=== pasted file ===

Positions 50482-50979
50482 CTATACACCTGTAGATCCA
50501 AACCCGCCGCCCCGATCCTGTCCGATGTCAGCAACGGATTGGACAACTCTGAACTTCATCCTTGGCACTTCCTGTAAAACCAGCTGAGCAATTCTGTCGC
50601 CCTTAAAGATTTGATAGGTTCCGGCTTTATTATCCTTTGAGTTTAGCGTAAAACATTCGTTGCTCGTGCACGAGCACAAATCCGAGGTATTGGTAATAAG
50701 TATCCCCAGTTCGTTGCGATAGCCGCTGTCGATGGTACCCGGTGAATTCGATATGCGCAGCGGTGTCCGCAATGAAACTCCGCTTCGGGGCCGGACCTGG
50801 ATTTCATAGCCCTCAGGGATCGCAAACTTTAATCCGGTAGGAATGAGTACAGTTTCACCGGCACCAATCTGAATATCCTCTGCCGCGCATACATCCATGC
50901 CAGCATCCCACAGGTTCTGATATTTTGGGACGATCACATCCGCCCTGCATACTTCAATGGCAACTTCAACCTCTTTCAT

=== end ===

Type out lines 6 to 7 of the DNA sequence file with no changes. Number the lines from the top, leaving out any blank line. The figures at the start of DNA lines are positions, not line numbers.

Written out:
50801 ATTTCATAGCCCTCAGGGATCGCAAACTTTAATCCGGTAGGAATGAGTACAGTTTCACCGGCACCAATCTGAATATCCTCTGCCGCGCATACATCCATGC
50901 CAGCATCCCACAGGTTCTGATATTTTGGGACGATCACATCCGCCCTGCATACTTCAATGGCAACTTCAACCTCTTTCAT